Well, maybe. But there are other grapes that seek your attention and understanding. For example, there's Pinot Gris and Pinot Blanc, two grapes (and wines) that are in the same large pinot family, but couldn't be more different.
Pierre Galet, the renown French ampelographer, says the pinot family has more than 1,000 clones, including Pinot Noir, Pinot Meunier and Pinot St. George. And while we can't list all 1,000 here, we can talk about Pinot Gris and Pinot Blanc.
Both grapes have a French lineage: gris is French for gray and blanc means white. But here's where it gets fuzzy. Pinot Gris is more purple than gray and the color of Pinot Blanc is yellow with a green tint, not white. And, Pinot Blanc is a white mutation of Pinot Gris, which is, in fact, a whiter (or grayer) version of Pinot Noir.
In France, most of the acreage devoted to Pinot Blanc is in Alsace, which as it happens, also is where you'll find most French Pinot Gris. Until recently, for some unknown reason, Alsace Pinot Gris was called Tokay d'Alsace. Problem is, there is a renown fortified wine in Hungary called Tokaj (Tokay in English), so the Hungarians appealed to the EU, forcing the Alsatians to change the name of their wine.
Alsace Pinot Gris is one of the region's most important grapes, right behind Riesling and Gewurztraminer, while most Pinot Blanc is blended with Auxerrois, replacing Sylvaner, for a popular blend. However, in his reference book "Grape Varieties," Pierre Galet does not include Pinot Blanc or Pinot Gris in the list of 36 "great " wine grapes. Nor, for that matter does noted English wine writer Jancis Robinson mention either grape under Alsace or Italy, in her book "Vintage Timecharts."
As for Pinot Blanc, the grape is known by two names in Alsace: Pinot Blanc and Clevner or Klevner. Alsatian winemakers like Pinot Blanc for sparkling Cremant d'Alsace. And while Pinot Blanc is at home in Alsace, it is still associated with Burgundy and is allowed in wines labeled Borgogne Blanc and Macon, both more often associated with Chardonnay.
Digression -- In the late 1990s, one of the most successful importers of Italian wines was native Kiwi Neal Empson, who with his wife, Maria, owned Empson USA. I first met Neal in Italy when the northern wines of Friuli-Venezia Giulia were setting sales records in the United States, especially for Pinot Bianco (Pinot Blanc) and Pinot Grigio (Pinot Gris). Empson is a charming man with a dry wit and a sly smile. "When I first went to northern Italy to look at vineyards, I noticed that they were growing Pinot Blanc but calling it Chardonnay, the grapes were that close," he said with a sly smile, shaking his head.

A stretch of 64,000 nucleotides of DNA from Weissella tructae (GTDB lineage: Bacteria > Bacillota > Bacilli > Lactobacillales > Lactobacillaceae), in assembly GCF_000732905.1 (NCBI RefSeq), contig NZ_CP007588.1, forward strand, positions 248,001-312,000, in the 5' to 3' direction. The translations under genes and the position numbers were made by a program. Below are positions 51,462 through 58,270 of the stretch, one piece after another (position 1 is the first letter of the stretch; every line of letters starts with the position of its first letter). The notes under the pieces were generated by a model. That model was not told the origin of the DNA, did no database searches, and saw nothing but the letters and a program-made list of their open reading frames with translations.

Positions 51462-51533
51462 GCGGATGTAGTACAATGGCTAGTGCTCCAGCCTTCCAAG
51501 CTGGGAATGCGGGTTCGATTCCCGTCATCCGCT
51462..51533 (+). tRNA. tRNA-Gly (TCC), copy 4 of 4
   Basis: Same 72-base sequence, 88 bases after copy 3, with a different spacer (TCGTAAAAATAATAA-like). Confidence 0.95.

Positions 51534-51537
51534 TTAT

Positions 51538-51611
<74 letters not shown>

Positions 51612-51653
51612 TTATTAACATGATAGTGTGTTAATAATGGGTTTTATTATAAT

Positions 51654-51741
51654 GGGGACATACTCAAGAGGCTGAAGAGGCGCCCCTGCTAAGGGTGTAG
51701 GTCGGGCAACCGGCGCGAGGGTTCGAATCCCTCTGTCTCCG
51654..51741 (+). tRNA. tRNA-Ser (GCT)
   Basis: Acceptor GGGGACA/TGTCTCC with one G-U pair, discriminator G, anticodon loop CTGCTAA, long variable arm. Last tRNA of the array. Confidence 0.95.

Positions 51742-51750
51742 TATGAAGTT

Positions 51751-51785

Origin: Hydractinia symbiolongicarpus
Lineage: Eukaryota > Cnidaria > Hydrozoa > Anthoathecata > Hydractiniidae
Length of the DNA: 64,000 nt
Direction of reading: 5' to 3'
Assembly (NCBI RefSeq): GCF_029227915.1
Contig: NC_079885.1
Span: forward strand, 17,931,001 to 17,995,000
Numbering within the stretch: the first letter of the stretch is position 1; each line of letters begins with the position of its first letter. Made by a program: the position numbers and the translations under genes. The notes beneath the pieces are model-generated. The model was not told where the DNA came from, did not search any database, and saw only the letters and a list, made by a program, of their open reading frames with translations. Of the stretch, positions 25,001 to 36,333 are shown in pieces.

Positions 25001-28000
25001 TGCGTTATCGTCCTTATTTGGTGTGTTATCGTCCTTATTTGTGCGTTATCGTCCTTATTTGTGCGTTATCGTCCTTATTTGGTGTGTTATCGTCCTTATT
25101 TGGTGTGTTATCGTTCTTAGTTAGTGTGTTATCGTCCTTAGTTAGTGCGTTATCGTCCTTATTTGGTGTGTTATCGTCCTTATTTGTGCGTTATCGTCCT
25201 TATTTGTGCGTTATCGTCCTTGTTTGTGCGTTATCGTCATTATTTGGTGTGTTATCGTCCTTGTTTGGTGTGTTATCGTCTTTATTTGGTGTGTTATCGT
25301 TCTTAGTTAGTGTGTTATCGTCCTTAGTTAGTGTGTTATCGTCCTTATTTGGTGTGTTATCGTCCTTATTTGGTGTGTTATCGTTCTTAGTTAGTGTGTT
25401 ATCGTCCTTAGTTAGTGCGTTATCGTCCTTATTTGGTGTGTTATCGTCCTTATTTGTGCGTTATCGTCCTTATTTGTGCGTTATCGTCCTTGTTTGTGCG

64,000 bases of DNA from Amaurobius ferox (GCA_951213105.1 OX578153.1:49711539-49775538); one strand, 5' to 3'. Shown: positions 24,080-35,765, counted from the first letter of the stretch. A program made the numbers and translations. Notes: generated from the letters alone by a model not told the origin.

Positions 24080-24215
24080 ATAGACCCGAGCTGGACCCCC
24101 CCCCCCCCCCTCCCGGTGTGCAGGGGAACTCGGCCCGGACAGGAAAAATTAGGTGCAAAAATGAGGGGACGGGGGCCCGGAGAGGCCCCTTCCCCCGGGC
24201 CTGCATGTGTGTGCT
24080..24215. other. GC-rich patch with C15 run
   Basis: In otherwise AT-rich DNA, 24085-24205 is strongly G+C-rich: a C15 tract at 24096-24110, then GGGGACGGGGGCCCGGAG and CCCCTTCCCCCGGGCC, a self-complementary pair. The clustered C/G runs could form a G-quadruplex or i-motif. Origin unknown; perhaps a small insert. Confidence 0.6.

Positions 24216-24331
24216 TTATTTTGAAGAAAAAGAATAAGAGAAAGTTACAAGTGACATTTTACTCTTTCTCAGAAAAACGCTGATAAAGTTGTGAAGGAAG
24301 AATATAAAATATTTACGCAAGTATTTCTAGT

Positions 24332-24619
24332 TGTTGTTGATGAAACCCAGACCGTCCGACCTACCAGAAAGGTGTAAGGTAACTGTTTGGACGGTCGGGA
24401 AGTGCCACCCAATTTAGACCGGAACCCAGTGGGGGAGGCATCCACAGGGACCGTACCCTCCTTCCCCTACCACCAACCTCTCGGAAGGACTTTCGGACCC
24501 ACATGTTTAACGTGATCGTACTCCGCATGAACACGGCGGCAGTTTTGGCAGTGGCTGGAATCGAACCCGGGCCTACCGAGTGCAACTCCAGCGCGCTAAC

The mix up in the vineyard eventually got sorted out, although it still takes a knowledgeable grower to tell the difference. Friuli and the surrounding region now export both a Chardonnay and a Pinot Bianco.
How close are the aromatics and flavors of Pinot Blanc and Pinot Gris? Let's take a look.
Appearance -- In the glass, both wines are a golden yellow, with Pinot Blanc the lighter of the two. Pinot Gris, especially with some bottle age, begins to look and taste like honey. Depth of color, of course, is also dependent on whether the wine was fermented in oak or aged in oak.
Aromatics -- Pinot Blanc can be bland, but the best have a subtle spicy note. Pinot Gris is more aggressive and complex on the nose, with honey, spice and traces of musky/funky notes. Again, oak will make a difference in the aromatics.
Flavor -- Pinot Blanc has a subtle, non-aggressive flavor with citrus and spicy accents. Pinot Gris is more exotic and honeyed, with underlying spice.
These sensory characteristics are for Alsace Pinot Blanc and Pinot Gris. The same two varieties grown somewhere else will be different. New Zealand Pinot Gris is intensely varietal, while California Pinot Blanc, especially oaked, is often mistaken for Chardonnay.
A few words on Oregon Pinot Gris. In wine terms, Oregon got a bad rap for a long time for being a one-trick pony, that being Pinot Noir and little else. For years there wasn't much interest in Oregon Chardonnay, although that has changed. Both Pinot Blanc and Pinot Gris seemed to adapt to Oregon's cool climate growing conditions.
Buying Pinot Blanc and Pinot Gris is easier than identifying them in the vineyard. There are scores of both wines from Alsace wineries like Lucien Albrecht, Hugel, Zind Humbrecht, Dopff au Moulin, FE Trimbach and Schlumberger, priced between $22 and $96, the more expensive ones being special bottlings.
California Pinot Gris from McMurray, Folie a Deux, La Crema, Hahn Family, Cline Cellars, Etude and Kendall-Jackson, to name but a few, range in price from $17 to $20.
In general, Oregon Pinot Gris are priced a few dollars more than those from California. Look for Elk Cove, King Estate, Montinore Estate,The Eyrie Vineyard, Erath, The Four Graces, Ponzi and Foris.
There is life after Chardonnay and now is the time to live it with a glass of Pinot Blanc and Pinot Gris.
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